culture

Dr. J. Drew Lanham
Clemson University

(Originally broadcast 04/28/17) -  “In me, there is the red of miry clay, the brown of spring floods, the gold of ripening tobacco. I am, in the deepest sense, colored.” From these fertile soils—of love, land, identity, family, and race—emerges The Home Place: Memoirs of a Colored Man's Love Affair with Nature (2016, Milkweed Editions) a big-hearted, unforgettable memoir by ornithologist J. Drew Lanham.

A business in Rome, GA.
David Mark, via Pixabay [CC0 1.0]

York, SC, Mayor Ed Lee, and Reba Hull Campbell, Deputy Executive Director of the Municipal Association of South Carolina, join  Walter Edgar to talk about the challenges to economic growth faced by small towns in South Carolina, the history of those challenges, and the strategies many are using to promote such growth in the 21st century.

All Stations: Fri, June 23, 12 pm | News Stations: Sun, June 25, 4 pm

Hello Gardeners, I’m Amanda McNulty with Clemson Extension and Making It Grow. We have old fireplaces in our house but use them sparing since the flues haven’t been relined. Our house was built with shallow fireplaces   designed to burn coal, a much more efficient fuel than wood; although it isn’t as immediately gratifying as a blazing wood fire, coal lasts longer and gives more even warmth.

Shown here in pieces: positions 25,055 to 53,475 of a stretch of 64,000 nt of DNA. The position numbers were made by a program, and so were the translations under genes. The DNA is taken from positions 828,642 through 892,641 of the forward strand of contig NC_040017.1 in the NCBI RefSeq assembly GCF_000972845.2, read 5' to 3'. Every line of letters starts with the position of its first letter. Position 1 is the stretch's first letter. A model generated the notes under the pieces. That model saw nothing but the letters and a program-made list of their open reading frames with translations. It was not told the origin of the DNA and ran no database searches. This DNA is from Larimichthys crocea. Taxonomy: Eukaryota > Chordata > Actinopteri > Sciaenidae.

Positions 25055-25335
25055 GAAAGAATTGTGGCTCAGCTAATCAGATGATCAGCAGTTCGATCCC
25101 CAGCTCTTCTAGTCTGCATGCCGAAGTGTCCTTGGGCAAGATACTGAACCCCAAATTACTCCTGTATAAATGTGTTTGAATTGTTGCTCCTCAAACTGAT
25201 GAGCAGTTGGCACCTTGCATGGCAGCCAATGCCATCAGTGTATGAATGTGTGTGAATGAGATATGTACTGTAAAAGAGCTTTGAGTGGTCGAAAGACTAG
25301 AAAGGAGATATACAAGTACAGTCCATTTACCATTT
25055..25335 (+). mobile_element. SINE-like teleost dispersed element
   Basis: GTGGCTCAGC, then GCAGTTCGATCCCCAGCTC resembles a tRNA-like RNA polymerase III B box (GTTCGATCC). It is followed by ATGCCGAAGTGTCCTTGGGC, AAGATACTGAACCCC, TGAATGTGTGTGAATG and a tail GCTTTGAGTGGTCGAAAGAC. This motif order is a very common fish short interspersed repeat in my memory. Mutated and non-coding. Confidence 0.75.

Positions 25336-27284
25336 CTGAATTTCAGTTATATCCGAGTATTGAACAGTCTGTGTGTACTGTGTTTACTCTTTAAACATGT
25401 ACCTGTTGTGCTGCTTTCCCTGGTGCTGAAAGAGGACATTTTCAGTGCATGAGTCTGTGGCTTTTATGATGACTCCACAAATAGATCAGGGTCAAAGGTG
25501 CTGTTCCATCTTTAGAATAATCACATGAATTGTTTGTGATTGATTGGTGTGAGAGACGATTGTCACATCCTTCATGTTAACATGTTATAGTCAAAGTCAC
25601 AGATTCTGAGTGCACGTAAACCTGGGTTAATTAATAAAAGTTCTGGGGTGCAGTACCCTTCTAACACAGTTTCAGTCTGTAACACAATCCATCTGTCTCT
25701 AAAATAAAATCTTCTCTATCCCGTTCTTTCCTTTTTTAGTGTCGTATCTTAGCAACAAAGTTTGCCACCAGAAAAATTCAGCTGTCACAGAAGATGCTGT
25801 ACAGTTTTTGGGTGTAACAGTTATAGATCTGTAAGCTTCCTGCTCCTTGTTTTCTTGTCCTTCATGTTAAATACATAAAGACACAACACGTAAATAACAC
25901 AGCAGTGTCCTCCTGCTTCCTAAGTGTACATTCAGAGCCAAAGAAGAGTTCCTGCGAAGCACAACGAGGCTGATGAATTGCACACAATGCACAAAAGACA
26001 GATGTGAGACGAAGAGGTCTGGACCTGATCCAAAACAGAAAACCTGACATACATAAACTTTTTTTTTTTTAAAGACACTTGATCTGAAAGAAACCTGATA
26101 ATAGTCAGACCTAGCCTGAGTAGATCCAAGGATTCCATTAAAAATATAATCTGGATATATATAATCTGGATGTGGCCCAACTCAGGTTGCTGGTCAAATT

Marlanda Dekine and Scott Neely
Spartanburg County Foundation

Speaking Down Barriers is a non-profit group created by Marlanda Dekine and Scott Neely with a goal to “[transform] our life together across our differences through performance, consultation, trainings, and dialogue.” Dekine and Neely join Dr. Edgar to talk about the program’s efforts and goals.

We Are Charleston

Dec 26, 2016
Bernard Powers, Marjory Wentworth, and Herb Fraizer, authors of We Are Charleston.
Jack Alterman

(Originally broadcast 08/19/16) - This week’s guests on Walter Edgar's Journal are the authors of the book We Are Charleston (2016 Thomas Nelson), a multi-layered exploration of the tragic events experienced by South Carolina’s famed Mother Emanuel in June of 2015.